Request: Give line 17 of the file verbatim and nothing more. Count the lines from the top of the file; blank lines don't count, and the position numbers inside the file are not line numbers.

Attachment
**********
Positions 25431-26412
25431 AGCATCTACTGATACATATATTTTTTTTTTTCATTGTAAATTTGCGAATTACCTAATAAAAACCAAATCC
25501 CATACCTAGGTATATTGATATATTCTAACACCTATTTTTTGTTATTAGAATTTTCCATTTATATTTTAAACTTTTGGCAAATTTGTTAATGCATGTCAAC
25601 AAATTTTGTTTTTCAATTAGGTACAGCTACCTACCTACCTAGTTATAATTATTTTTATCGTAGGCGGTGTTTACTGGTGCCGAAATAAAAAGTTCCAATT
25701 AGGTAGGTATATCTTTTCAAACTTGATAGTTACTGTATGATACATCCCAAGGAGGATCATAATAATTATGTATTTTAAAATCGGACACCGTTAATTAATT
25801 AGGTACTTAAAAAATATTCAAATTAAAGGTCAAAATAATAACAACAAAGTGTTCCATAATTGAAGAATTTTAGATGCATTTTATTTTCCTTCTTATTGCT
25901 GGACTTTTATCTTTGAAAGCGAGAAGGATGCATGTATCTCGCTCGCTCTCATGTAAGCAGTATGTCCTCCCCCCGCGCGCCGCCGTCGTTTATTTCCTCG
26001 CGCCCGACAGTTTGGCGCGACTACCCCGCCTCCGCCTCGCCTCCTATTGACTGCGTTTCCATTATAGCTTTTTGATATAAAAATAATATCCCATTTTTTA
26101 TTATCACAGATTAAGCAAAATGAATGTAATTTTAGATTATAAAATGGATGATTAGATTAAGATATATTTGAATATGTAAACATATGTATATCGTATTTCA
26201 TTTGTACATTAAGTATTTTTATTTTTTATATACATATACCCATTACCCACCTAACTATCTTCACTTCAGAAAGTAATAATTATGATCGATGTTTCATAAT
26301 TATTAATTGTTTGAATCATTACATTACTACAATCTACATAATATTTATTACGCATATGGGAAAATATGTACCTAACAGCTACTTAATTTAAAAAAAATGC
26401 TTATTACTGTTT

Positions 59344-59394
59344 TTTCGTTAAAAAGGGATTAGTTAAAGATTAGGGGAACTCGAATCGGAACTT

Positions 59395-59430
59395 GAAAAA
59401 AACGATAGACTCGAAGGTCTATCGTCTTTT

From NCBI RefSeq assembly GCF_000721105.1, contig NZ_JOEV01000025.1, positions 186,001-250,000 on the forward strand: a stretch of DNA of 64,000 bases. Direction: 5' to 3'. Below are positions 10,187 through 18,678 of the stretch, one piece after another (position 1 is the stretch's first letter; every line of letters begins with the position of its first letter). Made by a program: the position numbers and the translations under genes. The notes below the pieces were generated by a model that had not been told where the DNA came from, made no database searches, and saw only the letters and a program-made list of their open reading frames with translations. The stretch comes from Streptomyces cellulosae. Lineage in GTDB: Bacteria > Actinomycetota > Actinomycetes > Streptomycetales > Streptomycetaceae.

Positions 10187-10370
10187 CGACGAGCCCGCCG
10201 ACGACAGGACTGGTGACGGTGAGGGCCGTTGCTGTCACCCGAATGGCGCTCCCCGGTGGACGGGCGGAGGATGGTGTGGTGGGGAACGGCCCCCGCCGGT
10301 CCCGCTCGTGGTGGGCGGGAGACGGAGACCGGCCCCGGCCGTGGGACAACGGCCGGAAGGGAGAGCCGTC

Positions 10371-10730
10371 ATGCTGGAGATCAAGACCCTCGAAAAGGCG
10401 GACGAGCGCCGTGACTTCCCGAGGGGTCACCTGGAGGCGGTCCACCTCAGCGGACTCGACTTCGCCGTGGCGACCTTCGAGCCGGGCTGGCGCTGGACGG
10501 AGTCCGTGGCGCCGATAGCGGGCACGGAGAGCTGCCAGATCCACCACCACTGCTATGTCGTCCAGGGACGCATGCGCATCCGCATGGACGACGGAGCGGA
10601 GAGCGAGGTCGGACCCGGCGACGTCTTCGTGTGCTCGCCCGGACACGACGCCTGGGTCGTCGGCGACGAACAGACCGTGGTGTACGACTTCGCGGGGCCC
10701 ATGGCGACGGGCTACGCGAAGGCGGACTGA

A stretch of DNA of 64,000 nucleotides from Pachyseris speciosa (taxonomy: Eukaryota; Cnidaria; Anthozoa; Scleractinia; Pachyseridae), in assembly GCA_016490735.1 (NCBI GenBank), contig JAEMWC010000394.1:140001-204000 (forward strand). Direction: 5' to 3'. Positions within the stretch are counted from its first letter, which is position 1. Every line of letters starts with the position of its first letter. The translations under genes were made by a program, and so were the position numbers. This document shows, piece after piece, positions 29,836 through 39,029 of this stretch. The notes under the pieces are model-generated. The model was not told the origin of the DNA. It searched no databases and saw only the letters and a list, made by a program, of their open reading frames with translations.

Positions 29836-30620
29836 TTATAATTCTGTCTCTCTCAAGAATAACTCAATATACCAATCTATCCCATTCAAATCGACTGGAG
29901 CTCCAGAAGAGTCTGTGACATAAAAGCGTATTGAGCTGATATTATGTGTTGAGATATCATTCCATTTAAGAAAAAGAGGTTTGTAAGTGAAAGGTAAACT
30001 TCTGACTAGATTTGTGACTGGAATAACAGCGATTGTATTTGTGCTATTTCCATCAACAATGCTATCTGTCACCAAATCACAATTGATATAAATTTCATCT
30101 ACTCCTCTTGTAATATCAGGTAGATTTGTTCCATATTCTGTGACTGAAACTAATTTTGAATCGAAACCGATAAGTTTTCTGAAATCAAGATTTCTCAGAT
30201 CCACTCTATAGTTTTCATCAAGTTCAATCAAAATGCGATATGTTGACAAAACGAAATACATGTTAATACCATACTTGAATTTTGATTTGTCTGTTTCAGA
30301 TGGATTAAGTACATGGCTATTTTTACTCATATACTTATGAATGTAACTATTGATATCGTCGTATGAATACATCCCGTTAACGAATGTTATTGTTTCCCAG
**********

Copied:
59401 AACGATAGACTCGAAGGTCTATCGTCTTTT